Last edited by Manxman in exile; 17-06-2019 at 8:46 PM. Reason: addition
    • Tom99
    • By Tom99 18th Jun 19, 6:36 AM
    • 4,914 Posts
    • 3,439 Thanks
    Tom99
    I still find it difficult to believe that the divorce settlement 20 years ago in respect of the house, provided for the mother's death but not the father's? It would be interesting to see the actual wording.
    Originally posted by Manxman in exile
    I would have thought that was quite normal because its the wife who has the life tenancy.
    What happens to the father's assets on death would be a matter for his will if he chose to have one.
    • nom de plume
    • By nom de plume 18th Jun 19, 6:48 AM
    • 891 Posts
    • 805 Thanks
    nom de plume
    A question for Land Registry. If the OP were to pay off the outstanding mortgage, could he register a charge on the property (with the current restrictions in place) to secure that as being perhaps a loan to his mother?


    Thank you for your input to this and other threads BTW.
  • Land Registry
    A question for Land Registry. If the OP were to pay off the outstanding mortgage, could he register a charge on the property (with the current restrictions in place) to secure that as being perhaps a loan to his mother?


    Thank you for your input to this and other threads BTW.
    Originally posted by nom de plume
    A registered charge, No. the form A restricts the sole surviving legal owner from taking receipt of capital monies on any disposition by her. So that catches a sale and mortgage in her name only.
    Official Company Representative
    I am the official company representative of Land Registry. MSE has given permission for me to post in response to queries about the company, so that I can help solve issues. You can see my name on the companies with permission to post list. I am not allowed to tout for business at all. If you believe I am please report it to forumteam@moneysavingexpert.com This does NOT imply any form of approval of my company or its products by MSE"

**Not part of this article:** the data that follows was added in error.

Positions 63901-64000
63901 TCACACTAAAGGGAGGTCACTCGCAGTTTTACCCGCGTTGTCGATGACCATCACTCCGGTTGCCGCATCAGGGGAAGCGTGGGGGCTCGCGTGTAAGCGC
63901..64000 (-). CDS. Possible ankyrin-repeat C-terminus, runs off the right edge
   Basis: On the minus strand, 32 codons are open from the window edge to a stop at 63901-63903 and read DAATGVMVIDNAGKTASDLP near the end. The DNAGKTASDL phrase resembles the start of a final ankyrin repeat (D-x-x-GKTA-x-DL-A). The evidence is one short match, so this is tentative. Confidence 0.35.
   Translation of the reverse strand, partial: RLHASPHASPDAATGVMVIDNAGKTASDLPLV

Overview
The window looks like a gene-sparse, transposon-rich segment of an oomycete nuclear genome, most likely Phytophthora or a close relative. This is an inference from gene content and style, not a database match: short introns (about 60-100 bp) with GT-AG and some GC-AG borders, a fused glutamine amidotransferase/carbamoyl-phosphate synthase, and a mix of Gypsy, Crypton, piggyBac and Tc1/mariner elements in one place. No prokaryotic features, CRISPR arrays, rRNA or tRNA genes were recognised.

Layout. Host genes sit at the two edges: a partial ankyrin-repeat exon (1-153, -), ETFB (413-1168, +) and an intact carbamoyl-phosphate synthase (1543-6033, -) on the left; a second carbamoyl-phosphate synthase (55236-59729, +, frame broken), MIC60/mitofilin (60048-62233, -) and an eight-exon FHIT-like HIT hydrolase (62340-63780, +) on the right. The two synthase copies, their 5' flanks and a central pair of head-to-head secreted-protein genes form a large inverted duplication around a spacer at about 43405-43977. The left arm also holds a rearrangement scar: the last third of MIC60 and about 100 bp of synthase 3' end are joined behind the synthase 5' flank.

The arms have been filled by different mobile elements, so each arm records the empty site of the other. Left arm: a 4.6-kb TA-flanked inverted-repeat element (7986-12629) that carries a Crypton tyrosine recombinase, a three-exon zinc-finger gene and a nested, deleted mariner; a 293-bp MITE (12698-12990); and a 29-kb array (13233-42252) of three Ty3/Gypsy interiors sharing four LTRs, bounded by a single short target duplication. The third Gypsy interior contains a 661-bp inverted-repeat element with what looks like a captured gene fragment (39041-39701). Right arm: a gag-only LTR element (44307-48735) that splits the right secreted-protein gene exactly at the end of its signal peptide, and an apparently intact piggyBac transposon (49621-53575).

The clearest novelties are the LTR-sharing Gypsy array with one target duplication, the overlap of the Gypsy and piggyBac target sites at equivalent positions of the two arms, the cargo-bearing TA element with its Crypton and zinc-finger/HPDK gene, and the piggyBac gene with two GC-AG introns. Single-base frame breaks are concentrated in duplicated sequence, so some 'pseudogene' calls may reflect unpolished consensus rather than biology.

• Land Registry
    I don't want to make this any more complicated than it already is, but...


    1. Simple answer I hope, but do the OP and the mother have any sort of problem in that they didn't notify the lender two years ago that the father had died? Or is there no problem because they kept up the interest payments? (EDIT: just realised Land Registry poster has raised this too).


    2. I still find it difficult to believe that the divorce settlement 20 years ago in respect of the house, provided for the mother's death but not the father's? It would be interesting to see the actual wording.
    Originally posted by Manxman in exile
    I think this is the crux of the issue and why the OP says they have spent thousands of pounds on legal advice. And as the Father left no will his partner appears to have some leverage which presumably only the courts have a final say on, if it gets that far

    The divorce agreement/court order, the purpose of the mortgage and how his death has impacted, plus the partner's claimed entitlement (what did the solicitor advise on that point?) remain unclear to me at least. But all of that is separate from the legal ownership so I very much doubt I can add anything more to the mix as a result
    Official Company Representative
    I am the official company representative of Land Registry. MSE has given permission for me to post in response to queries about the company, so that I can help solve issues. You can see my name on the companies with permission to post list. I am not allowed to tout for business at all. If you believe I am please report it to forumteam@moneysavingexpert.com This does NOT imply any form of approval of my company or its products by MSE"
    • Adams18
    • By Adams18 18th Jun 19, 7:40 PM
    • 103 Posts
    • 18 Thanks
    Adams18